The unemployment rate of the economically active population for November 2011 to January 2012 has increased on the previous quarter by 0.1% to 8.4%, the highest rate since 1995.

There are now 2.67 million unemployed people, which is a rise of 28,000 on last quarter.

The employment rate for those aged 16-64 has however remained the same as the previous quarter at 70.3%

Although the number of people in employment over the age of 16 was up 9,000 at 29.12 million, the number of people employed in the public sector fell 37,000 to reach its lowest level since June 2003 of 5.94 million.

The number of those 16-63 year-olds who are economically inactive also fell on the quarter by 27,000 to 9.3 million.

Pay rate increases also slowed. Total pay (including bonuses) rose over the year by 1.4%, which is half a percent down on the year to the previous quarter and regular pay (excluding bonuses) rose by 1.7%, which is down 0.3%.

The figures were of course jumped an by Harriet Harman at Prime Minister's Questions, where she asked in the light of the data what impact had the LibDems actually had on Tory policy. As the PM is away visiting the USA, his place was taken today by the deputy PM, Nick Clegg. And, following protocol, Ed Miliband's position as chief inquisitor was taken by the Labour Party deputy Harriet Harman, who took advantage and tried to drive a wedge between the parties.

Commenting on the figures, Nida Ali, economic advisor to the Ernst & Young ITEM Club, said

The labour market is showing some signs of stabilisation. Once again unemployment has increased on both measures which is discouraging. However, the rate of increase has slowed markedly when compared to recent months and provides some comfort.

“It is disappointing that January saw a further slowdown in an already very weak wage growth. The sharp fall in January's inflation to 3.6% will provide households with some relief, but with wage growth lagging way behind the inflation rate, it will be a long time before consumers' real incomes stabilise. The pressure on households is therefore likely to continue for some time yet.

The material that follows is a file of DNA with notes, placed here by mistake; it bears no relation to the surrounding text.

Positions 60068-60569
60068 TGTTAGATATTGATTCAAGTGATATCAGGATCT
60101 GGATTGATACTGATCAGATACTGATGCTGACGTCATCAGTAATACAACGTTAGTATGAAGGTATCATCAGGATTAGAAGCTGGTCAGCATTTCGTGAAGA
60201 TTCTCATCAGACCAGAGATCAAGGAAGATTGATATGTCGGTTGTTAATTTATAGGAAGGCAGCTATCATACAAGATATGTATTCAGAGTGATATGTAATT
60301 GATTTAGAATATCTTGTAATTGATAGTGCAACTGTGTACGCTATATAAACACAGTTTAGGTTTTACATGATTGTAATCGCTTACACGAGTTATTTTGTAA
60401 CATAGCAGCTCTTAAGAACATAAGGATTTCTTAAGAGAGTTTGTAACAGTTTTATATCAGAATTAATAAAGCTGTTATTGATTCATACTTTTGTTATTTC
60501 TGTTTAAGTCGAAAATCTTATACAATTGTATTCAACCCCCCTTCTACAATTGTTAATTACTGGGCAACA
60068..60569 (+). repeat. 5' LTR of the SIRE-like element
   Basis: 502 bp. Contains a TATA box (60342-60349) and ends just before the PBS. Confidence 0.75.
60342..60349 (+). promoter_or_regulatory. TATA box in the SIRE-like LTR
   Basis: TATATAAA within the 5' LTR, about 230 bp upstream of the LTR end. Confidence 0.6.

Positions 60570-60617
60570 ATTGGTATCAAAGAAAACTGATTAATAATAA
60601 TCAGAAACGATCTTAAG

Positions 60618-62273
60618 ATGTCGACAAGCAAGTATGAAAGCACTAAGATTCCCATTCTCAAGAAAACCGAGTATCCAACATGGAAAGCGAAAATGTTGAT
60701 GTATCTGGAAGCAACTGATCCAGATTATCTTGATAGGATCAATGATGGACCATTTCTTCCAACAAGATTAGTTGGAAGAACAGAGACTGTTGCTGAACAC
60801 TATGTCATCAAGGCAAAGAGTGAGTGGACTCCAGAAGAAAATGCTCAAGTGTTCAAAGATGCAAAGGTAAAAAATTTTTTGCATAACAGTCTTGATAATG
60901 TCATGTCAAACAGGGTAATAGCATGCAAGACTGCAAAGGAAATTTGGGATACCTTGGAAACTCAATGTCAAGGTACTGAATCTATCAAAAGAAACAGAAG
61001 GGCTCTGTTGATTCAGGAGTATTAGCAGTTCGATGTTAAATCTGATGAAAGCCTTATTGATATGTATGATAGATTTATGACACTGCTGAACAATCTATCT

“The labour market outlook is still quite downbeat. Although there has been a raft of upbeat data for the UK economy in the early months of 2012, the improvement is unlikely to be enough to create more jobs. The scale of job cuts in the public sector remains very strong and the private sector is struggling to make up the slack. Unemployment is expected to continue edging up in the coming months, peaking only by the beginning of 2013, before it starts drifting down gradually.

The UK Market Analyst of Western Union Business Solutions, Nawaz Ali, said “Sterling is back under pressure today following news that the number of people seeking unemployment benefits in the UK rose by 7,200 in February to the highest level since November 2009. This figure is another worrying sign for the UK economy and indicates that the Bank of England will need to continue to maintain its ultra-loose monetary policy, which would also negatively affect the pound.

“On the other hand, Britain’s overall jobless rate held steady at 8.4% for another month, offering a glimmer of hope that the recent deterioration in labour market conditions is stabilising. The UK economy is expected to return to growth this year following last quarter’s slump in economic output.

"Still, today’s data will no doubt keep the pressure on Chancellor George Osborne to ease austerity measures ahead of next week’s budget. If that does not happen, markets may respond by selling the pound if investors sense that fiscal prudence will continue to suffocate business confidence this year.”

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